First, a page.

Congressman Issa Weasels on IRS Transcripts After His Case Falls Apart

By Doug Porter

Facing an increasingly skeptical press after being called out for using selectively edited interview transcripts to make his case against the IRS, Congressman Darrell Issa has decided to double down.

Issa, the chair of the House Oversight and Government Reform Committee now says releasing the full transcripts would be “reckless” and “irresponsible.”

Two weekends ago the North County Congressman provided CNN with excerpts of interviews with IRS agents, assuring reporter Candy Crowley that “the whole transcript will be put out.” Issa’s excerpts supposedly had an IRS official conceding that “directions” for to treat Tea Party groups “emanated from Washington.”   [Read more…]

The Starting Line – North County SPRINTER Transit Troubles Stem from Lack of Outsourcing Oversight

The SPRINTER transit line serving commuters between Escondido and Oceanside has suspended service for at least two months, effective last Friday, due to problems with the braking systems. Accelerated wear patterns on brake rotors were discovered during an inspection last week by officials with the California Public Utilities Commission.

Nearly eight thousand users of the North County rail system will be re-routed to express bus services until repairs can be made. (UPDATED) The North County Transit District outsourced many services with this system, starting from day one in 2008. A restructuring in 2010 moved bus operations to private contractors.

Maintenance and operations of SPRINTER vehicles was handed over to Veolia Transportation, which sub-contracted the work out to Bombardier Transportation. A spokesman for the Transit District told KPBS the companies under contract failed to report the issue of the non-compliant brake rotors to North County staff.

A recent KPBS report by i-newsource raised questions about the oversight of outsourced contracts at the agency for security. Now it would appear that maintenance contracts also need to be reviewed for oversight considerations.   [Read more…]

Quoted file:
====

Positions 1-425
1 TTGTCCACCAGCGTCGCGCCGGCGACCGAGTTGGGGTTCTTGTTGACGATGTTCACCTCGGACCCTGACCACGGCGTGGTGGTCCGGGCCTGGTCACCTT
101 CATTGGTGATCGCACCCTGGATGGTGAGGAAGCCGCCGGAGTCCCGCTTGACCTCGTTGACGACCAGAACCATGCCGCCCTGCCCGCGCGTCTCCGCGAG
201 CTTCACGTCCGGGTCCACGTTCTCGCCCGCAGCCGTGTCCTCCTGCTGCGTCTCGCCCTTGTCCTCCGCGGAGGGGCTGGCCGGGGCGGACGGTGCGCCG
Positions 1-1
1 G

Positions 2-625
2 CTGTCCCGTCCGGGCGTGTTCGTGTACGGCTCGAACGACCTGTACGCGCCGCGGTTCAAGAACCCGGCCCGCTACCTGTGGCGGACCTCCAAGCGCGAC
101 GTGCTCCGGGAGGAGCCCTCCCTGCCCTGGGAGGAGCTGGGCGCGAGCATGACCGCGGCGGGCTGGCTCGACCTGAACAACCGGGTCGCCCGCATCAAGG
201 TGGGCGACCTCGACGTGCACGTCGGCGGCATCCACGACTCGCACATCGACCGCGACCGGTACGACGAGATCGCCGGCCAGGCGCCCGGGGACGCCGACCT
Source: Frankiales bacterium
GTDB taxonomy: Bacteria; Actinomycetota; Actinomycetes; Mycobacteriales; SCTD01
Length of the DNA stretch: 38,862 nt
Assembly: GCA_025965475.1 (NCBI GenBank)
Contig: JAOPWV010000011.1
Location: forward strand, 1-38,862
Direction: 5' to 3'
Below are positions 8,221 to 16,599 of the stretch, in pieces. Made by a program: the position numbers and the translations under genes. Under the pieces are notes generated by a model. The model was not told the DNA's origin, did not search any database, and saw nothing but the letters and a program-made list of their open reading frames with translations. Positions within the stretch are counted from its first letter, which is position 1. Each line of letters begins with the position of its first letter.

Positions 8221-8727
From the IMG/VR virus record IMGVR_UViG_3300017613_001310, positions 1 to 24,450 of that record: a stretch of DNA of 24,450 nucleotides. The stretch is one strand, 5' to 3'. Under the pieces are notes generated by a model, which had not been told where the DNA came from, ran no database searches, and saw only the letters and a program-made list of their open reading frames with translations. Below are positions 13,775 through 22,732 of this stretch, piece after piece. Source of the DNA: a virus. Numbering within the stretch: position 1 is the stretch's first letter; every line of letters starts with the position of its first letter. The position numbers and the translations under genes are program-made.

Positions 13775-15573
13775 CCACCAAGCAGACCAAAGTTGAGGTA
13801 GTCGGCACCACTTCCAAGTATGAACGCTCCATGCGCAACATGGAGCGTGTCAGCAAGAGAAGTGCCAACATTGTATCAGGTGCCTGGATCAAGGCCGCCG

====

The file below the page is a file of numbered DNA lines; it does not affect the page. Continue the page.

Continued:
Public Hearing Today on Gregory Canyon Landfill in Escondido

A public hearing is being held today – Thursday, Jan. 31 – at 6pm on the Gregory Canyon Landfill, and it will be at the California Center for the Arts in Escondido.

The site proposed Gregory Canyon Landfill would negatively impact a sacred site of the Luiseño tribes of Pala Indians. San Diego County’s environmental impact report for the landfill admits that these impacts cannot be fixed. The proposed landfill site is also on a natural aquifer and near the San Luis Rey River, both important sources of drinking water for North County.

Landfills are an outdated way of handling waste. With higher recycling rates than ever and improved waste reduction strategies, the county does not need another place to bury its trash.

The hearing is at the California Center for the Arts, at 340 North Escondido Blvd. in Escondido.   [Read more…]

The Starting Line – San Diego Zoo Expansion Plan: Make 61% of Balboa Park’s Parking Paid

Now that (it appears) plans for construction of a paid parking garage adjacent to the Plaza de Panama are moving forward, the San Diego Zoo has dusted off an eight year old project involving construction of a fee based 4800 space underground garage and will eliminating the free 2500 space surface lot currently in use.